For any chef or cooking enthusiast, a good set of knives is essential for creating delicious meals. And when it comes to knives, Henckel knives are known for their high quality and durability. However, even the best quality knife can lose its sharpness over time with frequent use.
To ensure that your Henckel knives remain in top condition and continue to perform at their best, we have compiled six sharpening tips that will help you maintain their sharpness and extend their lifespan. From the proper sharpening technique to using the right tools, these tips will ensure that you get the most out of your Henckel knives while also improving your overall cooking experience.
Don’t let your knife get dull
Letting your knife go where it rarely cuts will do a lot more work for you. If you take a minute each week (or daily, depending on usage) to make a few passes and keep your knife in good condition, you’ll rarely need to sharpen it. I use a leather strap once or twice a week to keep my knives in shape, and they rarely need a full sharpening like I describe here. Use a strop like you would the sandpaper method.
The angle guide is your friend
A few companies have little angle guides that come with their stones that look like little wedges. These wedges are meant to help you get a feel for the angle. Most come in 17, 20 or 25 degrees. For a beginner, these can really speed up the learning process. Once you get a feel for it, you probably won’t keep using them, but they’re great aids in learning.
Don’t forget the stomach
It can be difficult to get a consistent angle at the belly (the curved part near the tip). I always cut it with the edge parallel to the bottom of the stone. At the start of the pass, the handle of the knife will be pointed away from you so that the tip is parallel to the bottom (next to the rock closest to you). As your pass progresses, the handle will become parallel to the bottom of the rock as you reach the straight part of the ledge.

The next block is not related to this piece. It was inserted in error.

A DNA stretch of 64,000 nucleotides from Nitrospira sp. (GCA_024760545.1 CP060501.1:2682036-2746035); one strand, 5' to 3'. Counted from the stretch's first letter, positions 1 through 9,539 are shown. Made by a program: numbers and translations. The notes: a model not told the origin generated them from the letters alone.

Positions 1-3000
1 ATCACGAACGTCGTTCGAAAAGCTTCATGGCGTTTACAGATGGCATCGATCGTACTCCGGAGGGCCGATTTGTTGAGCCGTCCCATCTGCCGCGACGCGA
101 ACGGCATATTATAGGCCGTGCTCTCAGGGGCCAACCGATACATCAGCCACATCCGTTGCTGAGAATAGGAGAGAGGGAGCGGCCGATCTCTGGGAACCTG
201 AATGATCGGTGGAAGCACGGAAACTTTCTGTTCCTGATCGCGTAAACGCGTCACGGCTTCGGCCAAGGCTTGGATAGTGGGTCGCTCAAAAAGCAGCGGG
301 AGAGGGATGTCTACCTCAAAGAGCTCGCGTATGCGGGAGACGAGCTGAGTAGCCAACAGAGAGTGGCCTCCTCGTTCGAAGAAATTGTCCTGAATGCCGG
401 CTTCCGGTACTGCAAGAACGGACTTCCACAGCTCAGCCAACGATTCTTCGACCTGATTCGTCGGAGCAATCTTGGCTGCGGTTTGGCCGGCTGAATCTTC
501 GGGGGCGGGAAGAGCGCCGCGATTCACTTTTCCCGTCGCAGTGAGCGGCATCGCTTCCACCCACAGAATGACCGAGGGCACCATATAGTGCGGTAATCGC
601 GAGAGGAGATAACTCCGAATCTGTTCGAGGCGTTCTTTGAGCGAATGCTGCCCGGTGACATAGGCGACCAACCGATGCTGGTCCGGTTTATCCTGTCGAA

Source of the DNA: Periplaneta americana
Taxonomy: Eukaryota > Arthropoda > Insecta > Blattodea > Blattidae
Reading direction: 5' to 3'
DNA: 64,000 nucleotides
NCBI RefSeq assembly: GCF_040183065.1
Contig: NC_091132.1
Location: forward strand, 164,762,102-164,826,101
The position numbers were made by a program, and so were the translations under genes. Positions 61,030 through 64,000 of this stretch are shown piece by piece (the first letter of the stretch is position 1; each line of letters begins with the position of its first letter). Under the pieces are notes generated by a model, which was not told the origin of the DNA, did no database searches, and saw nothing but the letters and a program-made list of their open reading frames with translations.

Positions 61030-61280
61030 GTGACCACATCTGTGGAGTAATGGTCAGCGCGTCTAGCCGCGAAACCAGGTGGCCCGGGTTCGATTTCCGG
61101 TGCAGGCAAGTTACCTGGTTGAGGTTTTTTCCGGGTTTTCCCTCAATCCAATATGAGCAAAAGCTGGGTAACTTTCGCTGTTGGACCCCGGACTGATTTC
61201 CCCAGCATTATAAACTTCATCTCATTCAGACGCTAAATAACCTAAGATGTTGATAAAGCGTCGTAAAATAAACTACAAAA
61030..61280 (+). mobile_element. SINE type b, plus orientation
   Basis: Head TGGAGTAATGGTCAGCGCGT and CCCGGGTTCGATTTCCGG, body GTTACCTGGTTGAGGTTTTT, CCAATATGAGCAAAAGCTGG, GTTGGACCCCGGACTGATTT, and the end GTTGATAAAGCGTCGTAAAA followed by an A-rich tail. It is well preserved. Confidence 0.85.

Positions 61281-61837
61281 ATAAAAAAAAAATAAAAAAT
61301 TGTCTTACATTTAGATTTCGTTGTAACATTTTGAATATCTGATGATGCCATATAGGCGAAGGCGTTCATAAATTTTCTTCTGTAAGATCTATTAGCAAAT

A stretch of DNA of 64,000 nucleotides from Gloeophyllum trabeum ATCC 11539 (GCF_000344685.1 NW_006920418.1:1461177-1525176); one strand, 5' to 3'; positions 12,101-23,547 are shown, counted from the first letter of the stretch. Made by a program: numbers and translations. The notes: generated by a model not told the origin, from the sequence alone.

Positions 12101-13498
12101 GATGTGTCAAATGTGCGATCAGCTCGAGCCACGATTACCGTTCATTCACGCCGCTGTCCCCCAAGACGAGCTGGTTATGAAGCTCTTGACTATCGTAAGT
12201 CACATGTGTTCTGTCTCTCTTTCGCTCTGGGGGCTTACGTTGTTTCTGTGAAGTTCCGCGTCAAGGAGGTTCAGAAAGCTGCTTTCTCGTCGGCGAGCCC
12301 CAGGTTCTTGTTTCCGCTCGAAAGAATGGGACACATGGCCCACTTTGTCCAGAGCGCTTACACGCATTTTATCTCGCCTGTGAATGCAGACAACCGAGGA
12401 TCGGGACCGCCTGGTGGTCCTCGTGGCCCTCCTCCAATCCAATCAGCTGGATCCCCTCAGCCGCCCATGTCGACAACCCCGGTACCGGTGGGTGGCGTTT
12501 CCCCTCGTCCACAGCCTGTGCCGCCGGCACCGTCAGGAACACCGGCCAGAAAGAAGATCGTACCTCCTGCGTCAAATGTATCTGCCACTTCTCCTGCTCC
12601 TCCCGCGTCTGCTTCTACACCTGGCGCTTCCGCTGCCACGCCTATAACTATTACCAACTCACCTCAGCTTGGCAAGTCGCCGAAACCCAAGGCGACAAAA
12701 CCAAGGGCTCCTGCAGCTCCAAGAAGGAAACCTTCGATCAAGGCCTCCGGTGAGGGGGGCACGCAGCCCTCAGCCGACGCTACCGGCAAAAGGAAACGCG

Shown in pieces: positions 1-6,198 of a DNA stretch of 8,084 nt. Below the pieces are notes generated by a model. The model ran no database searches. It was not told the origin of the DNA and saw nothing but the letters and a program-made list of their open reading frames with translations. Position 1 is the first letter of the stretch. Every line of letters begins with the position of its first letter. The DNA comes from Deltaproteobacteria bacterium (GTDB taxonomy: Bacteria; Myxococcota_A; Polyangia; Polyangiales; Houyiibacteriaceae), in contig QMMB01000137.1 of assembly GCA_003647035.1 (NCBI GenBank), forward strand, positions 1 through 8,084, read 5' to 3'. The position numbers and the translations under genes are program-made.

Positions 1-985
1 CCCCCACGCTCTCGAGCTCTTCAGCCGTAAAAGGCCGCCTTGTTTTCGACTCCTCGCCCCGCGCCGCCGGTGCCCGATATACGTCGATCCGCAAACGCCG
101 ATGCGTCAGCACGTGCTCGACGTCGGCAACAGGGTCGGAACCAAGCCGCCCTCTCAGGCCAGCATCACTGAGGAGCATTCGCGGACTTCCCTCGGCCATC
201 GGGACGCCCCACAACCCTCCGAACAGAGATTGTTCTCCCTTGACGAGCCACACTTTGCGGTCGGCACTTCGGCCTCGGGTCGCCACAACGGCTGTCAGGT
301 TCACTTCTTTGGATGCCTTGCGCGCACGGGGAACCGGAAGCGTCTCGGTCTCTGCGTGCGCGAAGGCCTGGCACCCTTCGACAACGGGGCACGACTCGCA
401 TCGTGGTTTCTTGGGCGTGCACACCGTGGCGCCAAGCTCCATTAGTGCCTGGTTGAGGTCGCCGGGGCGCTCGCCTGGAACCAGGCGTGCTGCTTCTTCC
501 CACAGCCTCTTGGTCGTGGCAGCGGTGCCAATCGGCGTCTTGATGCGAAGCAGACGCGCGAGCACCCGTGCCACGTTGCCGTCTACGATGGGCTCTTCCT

Take your time
If you have a lot more to do, don’t sit down and try to learn it. Set aside some time to practice this skill so you can work through it slowly and absorb what you’re doing. Trying to rush through it will frustrate you and possibly result in poor results or injury.
Practice on a cheap knife
Everyone has one of those gas station knives kicking around and they’re perfect for practice. Most come with a terrible edge anyway. You won’t be heartbroken if you slip and scratch the surface, and you won’t lose sleep if you foul the edge. Once you have some confidence, move on to the important stuff.
Don’t “roll” your knife
One of the most common mistakes I see is turning the knife at the end of a pass on stone or paper. This will change the angle and prevent you from getting a good edge. At the end of the pass, keep the knife at the same angle and lift straight up to return for another pass. At the end of the pass you should not see your wrist as you twist a throttle on the motorcycle. Keep your wrists still. Lift your hand at the end, don’t twist or roll the knife.
Final thoughts on knife sharpening
Although the examples used here were Arkansas stones and sandpaper, the same basic steps and principles can be applied to most sharpening techniques, whether they are sharpening a knife with a guided system, such as a work sharp knife and tool sharpener or a ceramic rod. You still need to establish an angle, raise a hole and refine the edge. Learning how to sharpen a knives or kitchen knives shouldn’t feel like a mystery, even if there is some art involved. Remember that perfect practice makes perfect, so take your time and focus on getting the angles and technique right and you’ll be enjoying a sharp edge before you know it. Read more: How to cut green onions